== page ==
Jesus Came to Save Sinners (Being Like the Sinful Woman Part 9)
This is the ninth and final part in my blog series Being Like the Sinful Woman which was originally published during Lent 2019. I introduced the story of the sinful woman from Luke 7 in Part 1. Please start there if you have not read it already.
The host of the dinner that Jesus was attending--a Pharisee named Simon--believed himself to not only be above the sinful woman (he was shocked Jesus would let such a sinner even touch His feet), but clearly also felt himself better than Jesus. I say that because Jesus rebuked Simon's self-righteousness saying: "Do you see this woman? I entered your house; you gave me no water for my feet, but she has wet my feet with her tears and wiped them with her hair. You gave me no kiss, but from the time I came in she has not ceased to kiss my feet. You did not anoint my head with oil, but she has anointed my feet with ointment. " (Luke 7:44-46). Jesus was telling Simon, that while he did not give Jesus even the ordinary courtesies due a guest in his home, this sinful woman treated Jesus like the king that He truly is.
Jesus continued: "Therefore I tell you, her sins, which are many, are forgiven--for she loved much. But he who is forgiven little loves little." (Luke 7:47). The point here is that the woman knew she was a sinner, and because of that she sought the One who could forgive her sins, humbled herself before Him, worshiped Him, demonstrated her gratitude, humiliated herself to glorify Him, surrendered to Him completely, and gave up her most valuable earthly treasure for His sake. Simon--on the other hand--believed himself to be right with God because he strictly followed the Law of Moses, and thus when the One who could forgive any sin came into his house, Simon didn't even bother to greet Him with a kiss on the cheek as was common courtesy. He felt he had no need of forgiveness, because he was self-righteous. Because he did not believe he needed forgiveness he did not receive forgiveness.
Jesus once told a separate group of Pharisees who complained when he dined with sinners that: "Those who are well have no need of a physician, but those who are sick. I came to call not the righteous, but sinners." (Mark 2:17). Of course the point that Simon the Pharisee missed was that he, too, is a sinner. We all are. But Simon was self-righteous, like the Pharisee who, instead of repenting of his sins before God, denied that he was even a sinner, like that wicked tax collector praying near him in the temple. (Luke 18:11). Simon did not realize that he also needed forgiveness. He didn't realize that he, too should have been on his knees kissing Jesus' feet. Instead he looked down on Jesus, and silently mocked the Him as a false-prophet. He was close enough to God to touch Him, to worship in His presence, to thank Him for all the many blessings he had received, yet he didn't even realize it, because he was too consumed by his own pride and self-righteousness. Simon was the type of man Jesus often called hypocrite, not because the men were sinners, but because they failed to acknowledge their sin even too themselves or God. They were too busy criticizing the specks of dust in their brothers' eyes to see the logs in their own eyes. (Matt. 7:5).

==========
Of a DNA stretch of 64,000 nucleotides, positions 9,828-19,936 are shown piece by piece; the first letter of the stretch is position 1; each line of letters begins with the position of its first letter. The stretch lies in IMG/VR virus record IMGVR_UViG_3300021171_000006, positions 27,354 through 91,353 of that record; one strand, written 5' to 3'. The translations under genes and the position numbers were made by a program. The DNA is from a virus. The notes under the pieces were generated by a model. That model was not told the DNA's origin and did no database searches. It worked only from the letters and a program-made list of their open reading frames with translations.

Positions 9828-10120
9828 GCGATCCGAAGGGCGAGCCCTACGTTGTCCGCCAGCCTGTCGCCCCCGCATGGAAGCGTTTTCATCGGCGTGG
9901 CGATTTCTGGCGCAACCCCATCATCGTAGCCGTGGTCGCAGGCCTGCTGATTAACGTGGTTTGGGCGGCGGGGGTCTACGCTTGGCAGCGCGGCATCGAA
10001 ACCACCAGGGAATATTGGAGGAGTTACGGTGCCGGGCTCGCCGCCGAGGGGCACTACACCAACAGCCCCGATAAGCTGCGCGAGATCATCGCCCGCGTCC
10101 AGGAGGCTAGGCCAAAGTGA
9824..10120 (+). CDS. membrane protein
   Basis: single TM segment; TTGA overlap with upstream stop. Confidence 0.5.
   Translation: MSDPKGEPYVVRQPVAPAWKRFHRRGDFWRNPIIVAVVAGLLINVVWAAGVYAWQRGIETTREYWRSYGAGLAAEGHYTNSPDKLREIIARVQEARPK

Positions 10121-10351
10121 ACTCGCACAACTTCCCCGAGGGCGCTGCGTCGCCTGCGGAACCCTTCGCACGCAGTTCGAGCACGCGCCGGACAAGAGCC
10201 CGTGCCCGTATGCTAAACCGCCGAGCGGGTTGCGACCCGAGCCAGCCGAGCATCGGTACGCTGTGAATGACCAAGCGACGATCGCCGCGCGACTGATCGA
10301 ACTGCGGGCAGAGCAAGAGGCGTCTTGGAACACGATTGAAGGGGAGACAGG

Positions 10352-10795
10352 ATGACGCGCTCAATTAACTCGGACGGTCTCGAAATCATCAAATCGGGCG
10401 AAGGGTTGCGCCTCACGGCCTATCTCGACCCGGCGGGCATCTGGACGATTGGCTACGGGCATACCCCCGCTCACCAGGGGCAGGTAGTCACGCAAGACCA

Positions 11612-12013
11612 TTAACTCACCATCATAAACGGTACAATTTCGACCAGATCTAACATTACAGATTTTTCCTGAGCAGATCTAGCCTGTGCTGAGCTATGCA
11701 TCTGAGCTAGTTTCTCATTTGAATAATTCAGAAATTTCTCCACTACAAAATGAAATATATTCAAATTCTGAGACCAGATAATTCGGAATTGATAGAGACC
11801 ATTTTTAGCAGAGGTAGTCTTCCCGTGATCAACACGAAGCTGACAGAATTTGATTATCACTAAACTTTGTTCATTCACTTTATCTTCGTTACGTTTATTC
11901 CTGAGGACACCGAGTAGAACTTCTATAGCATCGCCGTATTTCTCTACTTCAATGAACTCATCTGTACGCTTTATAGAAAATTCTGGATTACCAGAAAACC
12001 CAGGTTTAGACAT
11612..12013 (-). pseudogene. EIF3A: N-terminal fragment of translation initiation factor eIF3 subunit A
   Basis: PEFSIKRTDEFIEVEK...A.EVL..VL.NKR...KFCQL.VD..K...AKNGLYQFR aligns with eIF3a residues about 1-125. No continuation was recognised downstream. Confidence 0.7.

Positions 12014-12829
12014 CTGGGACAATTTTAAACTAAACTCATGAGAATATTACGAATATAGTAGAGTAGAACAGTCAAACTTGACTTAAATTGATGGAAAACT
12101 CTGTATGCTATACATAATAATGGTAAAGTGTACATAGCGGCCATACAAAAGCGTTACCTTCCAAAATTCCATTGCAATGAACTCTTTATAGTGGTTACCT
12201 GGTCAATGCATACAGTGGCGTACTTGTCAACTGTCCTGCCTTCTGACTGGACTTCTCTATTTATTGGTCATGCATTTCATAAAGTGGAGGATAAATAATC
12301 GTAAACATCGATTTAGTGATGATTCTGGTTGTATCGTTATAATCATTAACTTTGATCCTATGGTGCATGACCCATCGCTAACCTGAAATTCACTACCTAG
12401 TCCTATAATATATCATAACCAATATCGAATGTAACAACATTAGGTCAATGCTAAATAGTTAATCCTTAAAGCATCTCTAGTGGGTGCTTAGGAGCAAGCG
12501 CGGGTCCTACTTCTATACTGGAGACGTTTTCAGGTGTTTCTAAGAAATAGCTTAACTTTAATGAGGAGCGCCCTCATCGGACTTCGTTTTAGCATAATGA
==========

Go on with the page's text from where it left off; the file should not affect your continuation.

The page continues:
The sinful woman, however, realized how sinful she was. She had no delusions of self-righteousness. She did not think herself above Jesus, but demonstrated her humility by bowing down and cleaning the dust from His feet. Thus, Jesus forgave her many sins. She got a clean slate. Simon's sins, on the other hand, were not forgiven. The sinful woman would die sinless, thanks to the precious blood of Jesus Christ. Because of her humility she would be exalted by the Lord. Simon would die in his sins, brought low and humbled by God.
I consider it a blessing of God that I know my many sins. I echo the words of the Apostle Paul who said "Christ Jesus came into the world to save sinners, and I am the worst of them all." (1Tim. 1:15). For it is not the sins themselves that will damn me; Jesus died to prevent that. It is the failure to acknowledge my sinfulness, to humble myself before God, admit my sins to Him and repent of them, that would cast me from His holy presence. That is why the sinful woman, once a harlot, resides in the presence of Christ forever, while Simon, a self-righteous Pharisee, likely resides elsewhere.
"Almighty God, Father of our Lord Jesus Christ, maker and judge of us all: We acknowledge and repent of our many sins and offenses, which we have committed by thought, word and deed against your divine majesty, provoking most justly your righteous anger against us. We are deeply sorry for these transgressions; the burden of them is more than we can bear. Have mercy upon us, Have mercy upon us, most merciful Father; for your Son our Lord Jesus Christ's sake, forgive us all that is past; and grant that we may evermore serve and please you in newness of life, to the honor and glory of your Name; through Jesus Christ our Lord. Amen." (The Confession of Sin from the Anglican Book of Common Prayer 9/26/2018).